It is not so uncommon for my heart to betray me over the course of a week. On Sunday morning I gather with my brothers and sisters at the foot of the Lord’s mountain, and over the course of an hour, as God’s Word is read, prayed, sung, and preached, I ascend to great spiritual heights, as I am reminded of my Lord’s splendor, of His glory, and the reconciliation that Jesus has secured for me.
I go home and I enjoy a wonderful meal with my family. Later that afternoon, I revisit the text that was preached that morning and I discover new glories that were hidden there, made accessible to me because of the great foundation which the pastor labored to provide me earlier that day. In the evening I gather once again in a brother’s home, alongside a number of other families, where we again break bread, fellowship, and discuss God’s Word which was preached. On the Lord’s day, I am before Him continually, and I shan’t ever desire to be anywhere else.
But oh, when Monday comes, it is then when my descent down the mountain and away from God generally begins. Over the course of the week, my heart which was once tuned so closely to the Lord’s own is tempted to stray. As challenges and difficulties begin to mount, I am prone to wander, to seek rest and comfort in the things of this world. I turn to earthly things, be it television, social media doomscrolling, or endless other distractions, few of which ever point me back to the path I ought trod.
Before long, however, usually around Thursday or Friday, as I again begin to look toward Sunday, the fog begins to lift from my mind, and the darkness which I had grown so comfortable living in, without realizing it, is mercifully pushed away. In this moment I am given clarity of mind, but often lack the heart to match. I know I ought to desire the Lord, but I am incomplete.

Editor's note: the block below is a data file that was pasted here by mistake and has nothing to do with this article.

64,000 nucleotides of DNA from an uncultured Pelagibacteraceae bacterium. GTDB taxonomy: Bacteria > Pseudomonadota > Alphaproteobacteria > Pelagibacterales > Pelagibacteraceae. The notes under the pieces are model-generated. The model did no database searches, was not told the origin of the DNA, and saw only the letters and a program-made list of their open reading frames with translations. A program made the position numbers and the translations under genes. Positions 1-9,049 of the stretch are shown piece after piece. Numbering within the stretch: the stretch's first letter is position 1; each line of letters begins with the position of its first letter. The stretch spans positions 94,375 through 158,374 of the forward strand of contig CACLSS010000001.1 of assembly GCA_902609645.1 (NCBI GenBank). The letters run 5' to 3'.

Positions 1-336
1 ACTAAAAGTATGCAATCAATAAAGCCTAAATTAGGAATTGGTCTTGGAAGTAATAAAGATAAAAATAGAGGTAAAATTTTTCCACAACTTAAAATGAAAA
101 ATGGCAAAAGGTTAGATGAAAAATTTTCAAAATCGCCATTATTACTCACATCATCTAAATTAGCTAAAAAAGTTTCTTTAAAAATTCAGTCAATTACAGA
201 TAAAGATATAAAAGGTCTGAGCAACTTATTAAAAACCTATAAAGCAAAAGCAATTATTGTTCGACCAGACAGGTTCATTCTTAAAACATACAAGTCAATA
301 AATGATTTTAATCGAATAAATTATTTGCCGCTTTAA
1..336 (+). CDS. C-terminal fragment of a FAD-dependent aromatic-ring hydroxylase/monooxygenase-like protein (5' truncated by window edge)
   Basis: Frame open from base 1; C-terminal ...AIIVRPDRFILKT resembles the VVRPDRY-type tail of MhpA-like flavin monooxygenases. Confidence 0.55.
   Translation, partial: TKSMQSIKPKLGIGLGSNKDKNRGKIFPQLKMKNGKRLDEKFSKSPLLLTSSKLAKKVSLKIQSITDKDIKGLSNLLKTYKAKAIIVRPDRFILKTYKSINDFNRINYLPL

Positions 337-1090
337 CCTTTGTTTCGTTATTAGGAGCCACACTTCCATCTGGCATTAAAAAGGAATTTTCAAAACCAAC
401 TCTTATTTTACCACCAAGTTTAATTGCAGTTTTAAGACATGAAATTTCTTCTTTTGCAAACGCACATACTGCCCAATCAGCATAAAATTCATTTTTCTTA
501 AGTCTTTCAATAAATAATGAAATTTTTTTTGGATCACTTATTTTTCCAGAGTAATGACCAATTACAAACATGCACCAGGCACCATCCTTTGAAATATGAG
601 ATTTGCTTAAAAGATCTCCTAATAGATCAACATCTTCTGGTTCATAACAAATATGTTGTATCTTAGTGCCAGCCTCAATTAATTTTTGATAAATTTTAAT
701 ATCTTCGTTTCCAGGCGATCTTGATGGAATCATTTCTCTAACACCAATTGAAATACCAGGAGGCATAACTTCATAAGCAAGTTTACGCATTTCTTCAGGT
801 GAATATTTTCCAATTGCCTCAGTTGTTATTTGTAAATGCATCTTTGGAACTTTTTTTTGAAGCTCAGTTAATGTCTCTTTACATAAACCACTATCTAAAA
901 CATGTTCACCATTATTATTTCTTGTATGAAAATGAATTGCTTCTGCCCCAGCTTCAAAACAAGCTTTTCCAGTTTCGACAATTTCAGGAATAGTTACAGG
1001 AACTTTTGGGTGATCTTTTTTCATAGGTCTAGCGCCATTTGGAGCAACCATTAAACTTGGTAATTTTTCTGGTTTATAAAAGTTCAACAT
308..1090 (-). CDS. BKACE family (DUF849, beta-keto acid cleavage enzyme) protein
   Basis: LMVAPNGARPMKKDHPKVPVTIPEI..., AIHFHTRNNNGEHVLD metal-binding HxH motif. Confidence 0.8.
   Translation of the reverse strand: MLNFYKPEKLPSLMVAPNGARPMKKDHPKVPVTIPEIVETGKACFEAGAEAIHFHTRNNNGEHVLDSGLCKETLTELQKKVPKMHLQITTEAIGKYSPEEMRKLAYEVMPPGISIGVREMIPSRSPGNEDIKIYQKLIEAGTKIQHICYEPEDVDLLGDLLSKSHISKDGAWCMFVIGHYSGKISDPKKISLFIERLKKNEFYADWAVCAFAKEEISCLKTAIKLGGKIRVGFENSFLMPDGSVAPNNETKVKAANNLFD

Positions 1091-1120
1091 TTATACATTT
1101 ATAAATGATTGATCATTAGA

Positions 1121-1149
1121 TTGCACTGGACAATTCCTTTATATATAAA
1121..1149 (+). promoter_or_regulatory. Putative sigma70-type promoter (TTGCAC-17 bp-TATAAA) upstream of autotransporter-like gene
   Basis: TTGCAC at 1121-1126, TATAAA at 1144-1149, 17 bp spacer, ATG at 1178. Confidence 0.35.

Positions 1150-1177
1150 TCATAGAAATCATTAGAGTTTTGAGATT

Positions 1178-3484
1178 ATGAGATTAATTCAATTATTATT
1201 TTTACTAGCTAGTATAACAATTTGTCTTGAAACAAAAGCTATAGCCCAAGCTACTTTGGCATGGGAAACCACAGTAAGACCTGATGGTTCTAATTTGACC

This is when I sing. This is when I call forth the songs of God in memory, letting their tunes and melodies gladden my heart, and their words remind my soul of God’s own.
The effects of song and music, namely that of psalms and hymns, are mysterious to me, but they are not to God. This is why He Himself has given us inspired songs to sing, and it is why He has commanded that we should do so.
In Deuteronomy 31:1-13, for example, God meets with Moses to inform him that soon after he dies, the people of Israel will be quick to stray from God’s commands, and would find themselves hopelessly oppressed. From this suffering, however, the people would again be stirred to remember their God.
God therefore gives Moses a song to teach to His people that they would never forget: one which would find their lips in the midst of their despair, as well as one which would remind them of God’s past faithfulness, of their covenant with Him, of their rebellion, and of the abundant grace which awaits those who repent. It is the song that we have come to call “The Song of Moses” in Deuteronomy 32:1-47.
Ultimately all of God’s Word serves this very purpose. The Bible is God’s sermon to us: proclaiming His might, declaring our sin, calling us to repentance, and placing salvation in His hands. When we read it, God is revealed, we are condemned, and salvation is offered.
In this I hope we can all agree, but I want to challenge the reader to do more than merely read. I want to challenge the reader to sing.
Sing the Words of God back to Him. Commit them to memory, as God has commanded, and I believe you will find that they, too, will find your own lips, when you stray.
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Austin Rouse is the Pastor of Families and Students at Southern Heights Baptist Church in Russellville, KY, where he and his wife, Addie, reside with their two children, Naomi and Tommy. He will graduate from Midwestern Baptist Theological Seminary this fall with his BA in Biblical Studies and is on track to graduate with his M.Div in the fall of 2024. Austin shepherds Southern Heights in the areas of family worship and discipleship, mission strategization, corporate worship, and student ministry, and co-hosts The Council podcast with a fellow elder of the church.
October 20, 2023
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